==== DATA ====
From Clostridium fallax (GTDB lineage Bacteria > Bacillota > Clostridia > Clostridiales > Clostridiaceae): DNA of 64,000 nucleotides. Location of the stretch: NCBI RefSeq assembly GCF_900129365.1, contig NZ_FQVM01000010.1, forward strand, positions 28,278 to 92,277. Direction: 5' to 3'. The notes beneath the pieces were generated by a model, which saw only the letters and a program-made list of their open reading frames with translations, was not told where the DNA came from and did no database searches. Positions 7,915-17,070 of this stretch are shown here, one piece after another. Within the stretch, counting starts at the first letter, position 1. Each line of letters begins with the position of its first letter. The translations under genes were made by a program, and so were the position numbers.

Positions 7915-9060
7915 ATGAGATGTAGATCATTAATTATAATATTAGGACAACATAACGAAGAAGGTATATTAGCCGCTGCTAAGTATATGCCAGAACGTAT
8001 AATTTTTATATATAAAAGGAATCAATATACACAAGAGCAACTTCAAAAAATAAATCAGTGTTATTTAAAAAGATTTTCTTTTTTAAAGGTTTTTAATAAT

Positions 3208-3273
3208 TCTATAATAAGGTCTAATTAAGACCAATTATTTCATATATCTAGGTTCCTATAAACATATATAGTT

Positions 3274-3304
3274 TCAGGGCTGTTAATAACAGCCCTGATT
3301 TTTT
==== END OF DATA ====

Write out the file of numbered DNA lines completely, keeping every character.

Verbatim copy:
From Clostridium fallax (GTDB lineage Bacteria > Bacillota > Clostridia > Clostridiales > Clostridiaceae): DNA of 64,000 nucleotides. Location of the stretch: NCBI RefSeq assembly GCF_900129365.1, contig NZ_FQVM01000010.1, forward strand, positions 28,278 to 92,277. Direction: 5' to 3'. The notes beneath the pieces were generated by a model, which saw only the letters and a program-made list of their open reading frames with translations, was not told where the DNA came from and did no database searches. Positions 7,915-17,070 of this stretch are shown here, one piece after another. Within the stretch, counting starts at the first letter, position 1. Each line of letters begins with the position of its first letter. The translations under genes were made by a program, and so were the position numbers.

Positions 7915-9060
7915 ATGAGATGTAGATCATTAATTATAATATTAGGACAACATAACGAAGAAGGTATATTAGCCGCTGCTAAGTATATGCCAGAACGTAT
8001 AATTTTTATATATAAAAGGAATCAATATACACAAGAGCAACTTCAAAAAATAAATCAGTGTTATTTAAAAAGATTTTCTTTTTTAAAGGTTTTTAATAAT

Positions 3208-3273
3208 TCTATAATAAGGTCTAATTAAGACCAATTATTTCATATATCTAGGTTCCTATAAACATATATAGTT

Positions 3274-3304
3274 TCAGGGCTGTTAATAACAGCCCTGATT
3301 TTTT